Ryrkaypiy on the Chukotka coast of Russia is similar to Churchill, Manitoba: both human settlements are of similar size and are close to where polar bears wait for sea ice to form in the fall and where some pregnant females make their maternity dens in preparation for the birth of cubs over the winter (Durner et al. 2018:xxii). Sea ice advances from the west along the Chukotka shore and bears cannot move offshore to resume hunting until the sea ice reaches the village of Ryrkaypiy. According to the Siberian Times, the village is again having problems with local polar bears, as they have for the last several years (including 2013).
“At least twelve polar bears are inside the village, with some of them paying daily visits.
The rest are within three kilometres away.
‘We have to constantly scare the bears away with signal rockets, so far thanks to efforts of the Bear Patrol we manage well’, said acting head of Ryrkaypiy Yevgenia Malakhova.
The large group of bears started to form a month ago when they came close to Cape Kozhevnikov.
‘Now the bears moved close to the village, they also walk back and forth all along the shore line. The animals are irritated because they are ready to leave the area and start hunting in the deep sea, but ice is too thin’, said Malakhova.
All 760 locals are aware of the dangerous situation and take extreme care when moving around the place.”
More below, including map and ice chart.
Red marker shows the location of Ryrkaypiy on the coast of Chukotka:
“Along with army servicemen, locals cleaned the shore from bodies of dead seals and move them further away from the village so that bears use more distant areas as their feeding points.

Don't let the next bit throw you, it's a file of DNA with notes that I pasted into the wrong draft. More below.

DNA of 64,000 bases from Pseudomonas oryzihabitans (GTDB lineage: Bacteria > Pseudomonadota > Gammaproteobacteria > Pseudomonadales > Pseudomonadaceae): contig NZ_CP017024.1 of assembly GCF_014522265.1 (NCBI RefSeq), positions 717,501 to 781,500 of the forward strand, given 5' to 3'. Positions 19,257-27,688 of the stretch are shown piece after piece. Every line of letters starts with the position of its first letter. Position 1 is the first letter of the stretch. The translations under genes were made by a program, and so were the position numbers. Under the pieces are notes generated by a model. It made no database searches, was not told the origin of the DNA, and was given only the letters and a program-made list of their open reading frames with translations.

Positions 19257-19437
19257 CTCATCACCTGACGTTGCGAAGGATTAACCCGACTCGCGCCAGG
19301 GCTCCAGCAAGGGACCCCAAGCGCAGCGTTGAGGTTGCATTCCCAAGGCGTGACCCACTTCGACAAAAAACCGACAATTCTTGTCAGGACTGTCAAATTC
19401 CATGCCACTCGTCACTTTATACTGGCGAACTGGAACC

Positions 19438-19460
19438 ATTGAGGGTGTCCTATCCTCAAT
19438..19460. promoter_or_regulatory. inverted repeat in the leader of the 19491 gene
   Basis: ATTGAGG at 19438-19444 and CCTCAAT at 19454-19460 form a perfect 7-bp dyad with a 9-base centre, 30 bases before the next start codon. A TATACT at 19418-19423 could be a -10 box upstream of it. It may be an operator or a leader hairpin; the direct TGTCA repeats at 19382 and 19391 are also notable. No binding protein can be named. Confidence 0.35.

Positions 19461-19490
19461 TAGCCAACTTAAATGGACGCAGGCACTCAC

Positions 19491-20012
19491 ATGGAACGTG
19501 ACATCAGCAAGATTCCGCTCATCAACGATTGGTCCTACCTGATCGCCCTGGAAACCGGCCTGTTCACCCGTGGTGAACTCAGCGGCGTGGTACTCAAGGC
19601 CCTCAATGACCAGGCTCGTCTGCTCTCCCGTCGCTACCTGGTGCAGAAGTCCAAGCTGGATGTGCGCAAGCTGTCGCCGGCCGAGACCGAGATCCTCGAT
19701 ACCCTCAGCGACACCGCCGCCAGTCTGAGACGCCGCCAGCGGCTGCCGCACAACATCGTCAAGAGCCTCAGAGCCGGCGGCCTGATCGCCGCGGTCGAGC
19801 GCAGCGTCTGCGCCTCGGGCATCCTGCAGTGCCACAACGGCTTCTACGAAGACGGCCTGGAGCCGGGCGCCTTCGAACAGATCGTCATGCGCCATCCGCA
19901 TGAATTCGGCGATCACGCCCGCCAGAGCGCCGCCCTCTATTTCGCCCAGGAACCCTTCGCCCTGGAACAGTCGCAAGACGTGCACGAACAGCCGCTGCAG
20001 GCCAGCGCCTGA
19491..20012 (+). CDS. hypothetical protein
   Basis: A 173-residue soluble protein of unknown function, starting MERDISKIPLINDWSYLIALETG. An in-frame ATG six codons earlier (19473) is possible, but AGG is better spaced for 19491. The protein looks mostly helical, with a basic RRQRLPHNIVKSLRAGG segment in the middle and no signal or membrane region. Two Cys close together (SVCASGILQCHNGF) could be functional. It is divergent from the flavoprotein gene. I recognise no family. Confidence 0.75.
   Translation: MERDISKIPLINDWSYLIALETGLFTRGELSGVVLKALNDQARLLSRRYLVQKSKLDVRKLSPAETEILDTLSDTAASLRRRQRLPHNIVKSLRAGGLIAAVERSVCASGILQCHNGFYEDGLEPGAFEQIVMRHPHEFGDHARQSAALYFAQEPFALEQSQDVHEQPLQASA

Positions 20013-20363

Tatiana Minenko, head of the Polar Bear Patrol said that so far the situation was under control.
‘We can’t do anything because polar bears migration routes lie right next to our village.
Our main job is to protect humans and bears from clashing. As soon as we get a call about another polar bear in the village, we rush there with signal rocket and guns with rubber bullets.
‘Each time we try to scare a bear as much as possible that it doesn’t get back to the village and realises that humans are dangerous’, she said.
Before the ice is frozen solid, the village can have as many as fifty polar bears as ‘neighbours’, she said.
Read the rest here, with lots of photos.
Note that sea ice charts show that since this story was written (although it was published today, Chukchi Sea ice had advanced as far east as Ryrkaypiy as of yesterday.
So the villagers’ troubles with polar bears will soon be over, if they are not already.
Ice will soon reach Wrangel Island, an important denning area for Chukchi Sea bears. Males and non-pregnant females that have spent the summer on Wrangel will soon be able to take to the ice to resume hunting for seals.
Durner, G.M., Laidre, K.L, and York, G.S. (eds). 2018. Polar Bears: Proceedings of the 18th Working Meeting of the IUCN/SSC Polar Bear Specialist Group, 7–11 June 2016, Anchorage, Alaska. Gland, Switzerland and Cambridge, UK: IUCN. https://doi.org/10.2305/IUCN.CH.2018.SSC-OP.63.en